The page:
My mom adventures in Fort Collins

Unsolicited Parenting Advice: Take 2
April 27, 2012, 5:29 am
Filed under: Parenting | Tags: , , , , , , ,

We’ve been down this road before. I’m no expert, but I can’t resist voicing my opinions.

Clear cut tip #3:

In the world of dress-up attire, there are many choices. Avoid the feather boa.They result in having feathers all over your house, in your laundry and, most annoyingly, stinking up your vacuum.

This child's mother is obviously Bjork, but no matter... she will regret the choice to give her daughter a feather boa. Trust me. Photo from

Clear cut tip #4:

Inevitably, your child will love a lovey. Maybe it’s a beloved blanket, a stuffed lamb, or a favorite book. All I can say is, have a plan for the lovey. Whether you decide to buy more loveys, so that when lovey does a disappearing act you have a back-up, or you simply have rules for the lovey, like “We don’t bring lovey into stores,” you just have to plan for the day when the lovey might not be right where you need it to be.

Controversial suggestion #3:

Kids get sick. I realize this and I empathize with this. For the first year and a half of Scout’s life, it was completely normal for me to miss about a week of work a month in order to take care of a sick kiddo that couldn’t go to daycare. As soon as humanly possible, teach your kids to sneeze into their elbows and give them kleenex by the bucketload. But here’s the thing: I have yet to meet a 3-year-old that has never ever picked his nose. I think it’s a lot to ask of a kid to keep her germs to herself at all times. Use your best judgement: temperatures, vomit, and nasty chest infections are best kept out of public. Allergies, run-of-the-mill head colds, pulled muscles and sprains, and bumps and bruises are probably no big deal.Please, please, please do not bring your daughter to picture day at school after a night of puking simply because you didn’t want her to miss the class picture (this just happened at my daughter’s school). Alternatively, do not expect your child who attends school, daycare, the library story hour, playgroup, the children’s museum, or the play area at Chick-Fil-A to avoid getting sick. Kids=germs. And while Kids + good hygiene habits + luck = less chance of getting sick, you may as well embrace the fact that you will be spending (at least some of) your time as a parent playing nurse.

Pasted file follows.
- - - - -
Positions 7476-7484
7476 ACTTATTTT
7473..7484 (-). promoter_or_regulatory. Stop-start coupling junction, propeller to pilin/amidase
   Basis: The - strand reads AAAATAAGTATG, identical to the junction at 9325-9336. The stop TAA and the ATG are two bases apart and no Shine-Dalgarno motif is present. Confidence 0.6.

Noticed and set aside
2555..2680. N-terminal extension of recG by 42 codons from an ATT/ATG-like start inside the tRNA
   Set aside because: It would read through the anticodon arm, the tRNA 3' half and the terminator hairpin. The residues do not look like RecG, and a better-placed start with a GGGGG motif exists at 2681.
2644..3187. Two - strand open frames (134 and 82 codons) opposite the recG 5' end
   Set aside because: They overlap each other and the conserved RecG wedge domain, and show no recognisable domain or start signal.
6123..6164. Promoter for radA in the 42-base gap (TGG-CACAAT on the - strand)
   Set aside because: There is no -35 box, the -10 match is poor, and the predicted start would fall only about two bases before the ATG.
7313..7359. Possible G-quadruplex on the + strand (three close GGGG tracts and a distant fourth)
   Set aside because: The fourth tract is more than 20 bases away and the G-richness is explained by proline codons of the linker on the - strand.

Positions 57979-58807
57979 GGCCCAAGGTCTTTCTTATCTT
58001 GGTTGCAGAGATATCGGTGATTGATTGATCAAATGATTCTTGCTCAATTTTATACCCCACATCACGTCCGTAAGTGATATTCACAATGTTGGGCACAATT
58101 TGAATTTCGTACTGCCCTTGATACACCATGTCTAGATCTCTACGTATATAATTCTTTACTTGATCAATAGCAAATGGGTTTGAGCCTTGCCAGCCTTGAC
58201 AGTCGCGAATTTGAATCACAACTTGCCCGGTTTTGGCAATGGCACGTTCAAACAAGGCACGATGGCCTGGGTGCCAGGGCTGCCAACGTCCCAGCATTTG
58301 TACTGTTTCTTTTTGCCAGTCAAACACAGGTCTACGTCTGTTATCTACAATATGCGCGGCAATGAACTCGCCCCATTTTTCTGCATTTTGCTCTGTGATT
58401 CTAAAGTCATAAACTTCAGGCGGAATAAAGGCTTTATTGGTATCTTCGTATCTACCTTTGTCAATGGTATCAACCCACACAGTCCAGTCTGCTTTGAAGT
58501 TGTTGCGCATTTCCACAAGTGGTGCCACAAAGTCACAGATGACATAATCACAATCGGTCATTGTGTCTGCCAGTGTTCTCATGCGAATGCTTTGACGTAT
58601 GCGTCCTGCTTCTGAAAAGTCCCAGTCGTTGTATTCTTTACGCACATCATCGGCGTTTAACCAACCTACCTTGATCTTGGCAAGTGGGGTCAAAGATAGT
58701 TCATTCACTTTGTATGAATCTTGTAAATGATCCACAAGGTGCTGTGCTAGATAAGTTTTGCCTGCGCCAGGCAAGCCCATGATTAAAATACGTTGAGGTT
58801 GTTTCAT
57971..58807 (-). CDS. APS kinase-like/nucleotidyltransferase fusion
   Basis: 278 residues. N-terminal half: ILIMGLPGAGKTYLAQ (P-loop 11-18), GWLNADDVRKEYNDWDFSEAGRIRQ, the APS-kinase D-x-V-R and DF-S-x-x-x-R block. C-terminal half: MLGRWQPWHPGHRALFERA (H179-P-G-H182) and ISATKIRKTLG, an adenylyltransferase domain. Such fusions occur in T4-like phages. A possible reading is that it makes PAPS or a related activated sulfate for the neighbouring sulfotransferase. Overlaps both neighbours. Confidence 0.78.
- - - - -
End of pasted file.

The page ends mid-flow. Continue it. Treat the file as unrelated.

Aw, poor sweaty, feverish kiddo. Raggedy Ann is gonna get you through it. (From

Controversial suggestion #4

Inevitably, you will be faced with this conundrum: Your child and your friend’s child are around the same age, and you swap stories about how their little bodies and minds are developing. Resist the urge to compare your child to anyone else’s child. Sure, check the websites, know the general timeframes (for instance, it’s well-within-normal for a child to walk anywhere from 9-months-old to 15-months-old. That’s a 6 month window.), but don’t go thinking that your child is behind simply because he or she hasn’t rolled over/sat up/picked up a cheerio/translated his first word into Latin simply because someone else you know has done exactly this. Conversely, don’t go thinking your child’s a genius because they can do something ahead of the curve. Life is long, God willing, and we all tend to even out on this journey.

All-out-get-ready-to-slap-me advice #3

I know many people who avoid certain topics of conversation, like politics and religion. I hate to say, “Let’s add ‘parenting’ to that list,” but let’s go ahead and consider parenting a very personal art. Certainly, things come up, people talk, people may even open up about their struggles, but make no mistake about this: No one is ever looking for someone to tell them anything other than, “I think you’re doing a great job.” The following are also acceptable: “You do the best you can.” “I think you’re a great mother/father.” “Boy, Dr. Sears ain’t got nothing on you.” Just be affirming and supportive of other parents. Like having a debate on facebook about the merits of the Bush tax cuts, it’s likely you will never persuade anyone that they stink at this parenting stuff. In “Reality Bites,” when Janeane Garafalo’s character (Vicky) tells Wynona Ryder’s character (Lelaina) that having sex is a quickest way to end a friendship, she clearly had never offended a fellow parent. THATis the quickest way to end a friendship.

Oh, Lainey, let's grow up and have babies and sing them fantastic songs by The Knack and never ever upset our fellow parents by offending them as we suggest bold notions like keeping sick kids at home instead of bringing them to school to fling snot rockets on their classmates. (From

As with most things of great reward, parenting is hard work. I make no claims at expertise, I’m just a mom trying to do her best and enjoy the fun stuff along the way.


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